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Federal Deposit Insurance Corporation (FDIC)


The Federal Deposit Insurance Corporation (FDIC) is an independant agency that exists to convince the public that FDIC-insured deposit accounts are a safe store of value. The standard FDIC insurance amount is $250,000 per depositor, per bank, for each account ownership category.

Warning: Whether the FDIC can cover all the depositors it purports to insure is highly disputed. Some reports claim that the FDIC can merely afford to cover deposit accounts at a few of the largest banks.
Whether the FDIC can cover all the depositors it purports to insure is highly disputed. Some reports claim that the FDIC can merely afford to cover deposit accounts at a few of the largest banks.

During the Great Depression, banks failed. Borrowers defaulted on loans for margin investing, mortgages, and other lines of credit. Bank assets had fallen below liabilities for many years, and they could no longer meet fiduciary duties. Running out of cash amidst widespread panic caused bank runs and consumer frustration with central banking instability.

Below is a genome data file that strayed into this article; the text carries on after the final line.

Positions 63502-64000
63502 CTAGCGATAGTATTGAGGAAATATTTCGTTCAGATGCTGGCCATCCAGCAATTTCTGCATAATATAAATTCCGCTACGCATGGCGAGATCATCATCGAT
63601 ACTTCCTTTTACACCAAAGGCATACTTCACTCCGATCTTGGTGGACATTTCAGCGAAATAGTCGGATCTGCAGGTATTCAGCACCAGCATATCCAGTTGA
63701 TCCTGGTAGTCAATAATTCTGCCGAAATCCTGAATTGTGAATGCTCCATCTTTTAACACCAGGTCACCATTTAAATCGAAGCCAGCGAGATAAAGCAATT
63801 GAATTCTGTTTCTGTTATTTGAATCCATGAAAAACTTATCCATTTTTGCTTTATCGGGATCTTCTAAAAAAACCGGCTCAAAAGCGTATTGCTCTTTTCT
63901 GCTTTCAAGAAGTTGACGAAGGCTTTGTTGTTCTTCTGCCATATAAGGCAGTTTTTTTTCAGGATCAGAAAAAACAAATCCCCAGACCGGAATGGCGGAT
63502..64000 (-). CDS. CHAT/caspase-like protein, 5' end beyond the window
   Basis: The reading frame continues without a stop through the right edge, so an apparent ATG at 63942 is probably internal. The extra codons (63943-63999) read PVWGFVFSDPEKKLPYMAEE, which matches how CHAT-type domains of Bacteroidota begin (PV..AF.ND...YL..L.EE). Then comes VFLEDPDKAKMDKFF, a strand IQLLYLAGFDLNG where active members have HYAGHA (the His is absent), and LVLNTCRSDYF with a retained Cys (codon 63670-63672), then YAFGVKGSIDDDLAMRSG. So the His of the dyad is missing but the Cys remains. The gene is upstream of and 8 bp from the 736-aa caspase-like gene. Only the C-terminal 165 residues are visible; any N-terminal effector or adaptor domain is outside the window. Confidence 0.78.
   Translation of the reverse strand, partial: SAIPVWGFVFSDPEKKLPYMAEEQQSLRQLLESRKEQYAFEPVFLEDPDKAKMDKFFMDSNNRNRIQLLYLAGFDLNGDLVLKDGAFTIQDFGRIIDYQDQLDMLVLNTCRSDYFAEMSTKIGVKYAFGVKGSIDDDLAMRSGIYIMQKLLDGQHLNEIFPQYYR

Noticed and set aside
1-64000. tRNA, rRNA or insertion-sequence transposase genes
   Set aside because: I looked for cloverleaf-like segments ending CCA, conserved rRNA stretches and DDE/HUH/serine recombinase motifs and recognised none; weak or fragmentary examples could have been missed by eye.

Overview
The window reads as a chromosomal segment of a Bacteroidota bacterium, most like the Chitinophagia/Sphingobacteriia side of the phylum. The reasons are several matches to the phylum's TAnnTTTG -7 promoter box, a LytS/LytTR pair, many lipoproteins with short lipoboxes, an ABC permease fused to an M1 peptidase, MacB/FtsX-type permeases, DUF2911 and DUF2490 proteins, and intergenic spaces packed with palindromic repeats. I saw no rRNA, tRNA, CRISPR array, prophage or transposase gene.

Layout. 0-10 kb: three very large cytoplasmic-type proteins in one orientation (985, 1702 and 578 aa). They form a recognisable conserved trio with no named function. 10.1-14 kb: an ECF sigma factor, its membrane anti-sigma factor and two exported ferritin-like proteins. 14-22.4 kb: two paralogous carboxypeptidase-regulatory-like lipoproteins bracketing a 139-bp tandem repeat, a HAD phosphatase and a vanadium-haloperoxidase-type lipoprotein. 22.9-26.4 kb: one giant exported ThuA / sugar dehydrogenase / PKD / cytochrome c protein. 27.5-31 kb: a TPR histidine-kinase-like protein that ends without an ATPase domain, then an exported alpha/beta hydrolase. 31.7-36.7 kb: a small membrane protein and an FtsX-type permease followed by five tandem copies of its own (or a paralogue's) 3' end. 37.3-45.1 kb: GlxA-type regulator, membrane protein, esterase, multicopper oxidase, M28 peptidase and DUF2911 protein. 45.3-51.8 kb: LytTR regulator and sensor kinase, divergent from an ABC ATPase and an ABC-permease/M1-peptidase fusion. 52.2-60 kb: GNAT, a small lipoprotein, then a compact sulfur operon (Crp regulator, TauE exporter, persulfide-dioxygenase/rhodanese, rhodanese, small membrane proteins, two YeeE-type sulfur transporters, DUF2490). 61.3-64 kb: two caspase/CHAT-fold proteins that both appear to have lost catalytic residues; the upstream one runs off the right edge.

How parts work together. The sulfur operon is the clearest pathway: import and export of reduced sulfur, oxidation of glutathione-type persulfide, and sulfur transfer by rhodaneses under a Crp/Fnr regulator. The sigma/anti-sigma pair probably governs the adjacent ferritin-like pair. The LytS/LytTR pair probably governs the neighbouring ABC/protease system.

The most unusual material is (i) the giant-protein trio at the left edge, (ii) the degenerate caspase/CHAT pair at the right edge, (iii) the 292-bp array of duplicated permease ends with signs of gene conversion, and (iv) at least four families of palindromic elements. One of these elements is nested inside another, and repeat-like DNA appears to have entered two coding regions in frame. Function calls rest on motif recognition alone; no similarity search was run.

FDIC insurance began in 1934 to restore trust despite the vulnerabilities of a centralized banking system. Since then, no FDIC account has lost insured funds due to a bank failure. Taxpayer money does not fund the FDIC. Instead, banks and savings institutions pay an insurance premium to become FDIC members. Riskier entities pay a higher premium to the fund.

The FDIC must maintain liquidity in a contingent reserve to cover probable account failures for a 12 month period. The FDIC can generate cash flow by selling the assets of failed banks, charging special fees, and advancing premiums. In theory, 12-month contingent reserves and readily accessible cash mean that even when the FDIC is negative on a balance sheet, it can still protect deposit accounts.